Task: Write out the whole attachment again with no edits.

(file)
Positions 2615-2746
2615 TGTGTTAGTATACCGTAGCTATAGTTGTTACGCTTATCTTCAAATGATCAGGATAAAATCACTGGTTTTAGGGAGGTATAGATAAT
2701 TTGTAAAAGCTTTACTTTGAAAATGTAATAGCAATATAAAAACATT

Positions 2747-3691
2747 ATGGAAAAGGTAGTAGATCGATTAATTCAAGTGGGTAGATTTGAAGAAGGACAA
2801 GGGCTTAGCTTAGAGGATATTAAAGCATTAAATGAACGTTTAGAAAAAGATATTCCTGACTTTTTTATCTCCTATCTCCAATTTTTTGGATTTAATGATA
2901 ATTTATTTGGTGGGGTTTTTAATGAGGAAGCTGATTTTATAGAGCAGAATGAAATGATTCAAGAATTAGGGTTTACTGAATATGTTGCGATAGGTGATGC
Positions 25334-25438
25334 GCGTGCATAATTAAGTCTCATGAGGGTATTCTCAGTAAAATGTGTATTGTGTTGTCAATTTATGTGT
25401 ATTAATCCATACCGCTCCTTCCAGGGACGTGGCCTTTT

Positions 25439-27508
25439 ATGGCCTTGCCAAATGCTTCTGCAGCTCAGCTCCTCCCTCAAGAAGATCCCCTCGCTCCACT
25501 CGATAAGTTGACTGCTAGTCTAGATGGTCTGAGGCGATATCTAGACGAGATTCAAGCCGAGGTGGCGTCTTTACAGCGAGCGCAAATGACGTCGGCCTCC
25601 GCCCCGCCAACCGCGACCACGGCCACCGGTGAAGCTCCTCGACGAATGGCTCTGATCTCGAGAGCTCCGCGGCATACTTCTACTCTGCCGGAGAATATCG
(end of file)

Positions 2615-2746
2615 TGTGTTAGTATACCGTAGCTATAGTTGTTACGCTTATCTTCAAATGATCAGGATAAAATCACTGGTTTTAGGGAGGTATAGATAAT
2701 TTGTAAAAGCTTTACTTTGAAAATGTAATAGCAATATAAAAACATT

Positions 2747-3691
2747 ATGGAAAAGGTAGTAGATCGATTAATTCAAGTGGGTAGATTTGAAGAAGGACAA
2801 GGGCTTAGCTTAGAGGATATTAAAGCATTAAATGAACGTTTAGAAAAAGATATTCCTGACTTTTTTATCTCCTATCTCCAATTTTTTGGATTTAATGATA
2901 ATTTATTTGGTGGGGTTTTTAATGAGGAAGCTGATTTTATAGAGCAGAATGAAATGATTCAAGAATTAGGGTTTACTGAATATGTTGCGATAGGTGATGC
Positions 25334-25438
25334 GCGTGCATAATTAAGTCTCATGAGGGTATTCTCAGTAAAATGTGTATTGTGTTGTCAATTTATGTGT
25401 ATTAATCCATACCGCTCCTTCCAGGGACGTGGCCTTTT

Positions 25439-27508
25439 ATGGCCTTGCCAAATGCTTCTGCAGCTCAGCTCCTCCCTCAAGAAGATCCCCTCGCTCCACT
25501 CGATAAGTTGACTGCTAGTCTAGATGGTCTGAGGCGATATCTAGACGAGATTCAAGCCGAGGTGGCGTCTTTACAGCGAGCGCAAATGACGTCGGCCTCC
25601 GCCCCGCCAACCGCGACCACGGCCACCGGTGAAGCTCCTCGACGAATGGCTCTGATCTCGAGAGCTCCGCGGCATACTTCTACTCTGCCGGAGAATATCG